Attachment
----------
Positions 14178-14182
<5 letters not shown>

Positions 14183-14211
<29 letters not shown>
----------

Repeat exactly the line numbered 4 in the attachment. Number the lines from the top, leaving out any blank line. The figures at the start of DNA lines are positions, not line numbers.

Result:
<29 letters not shown>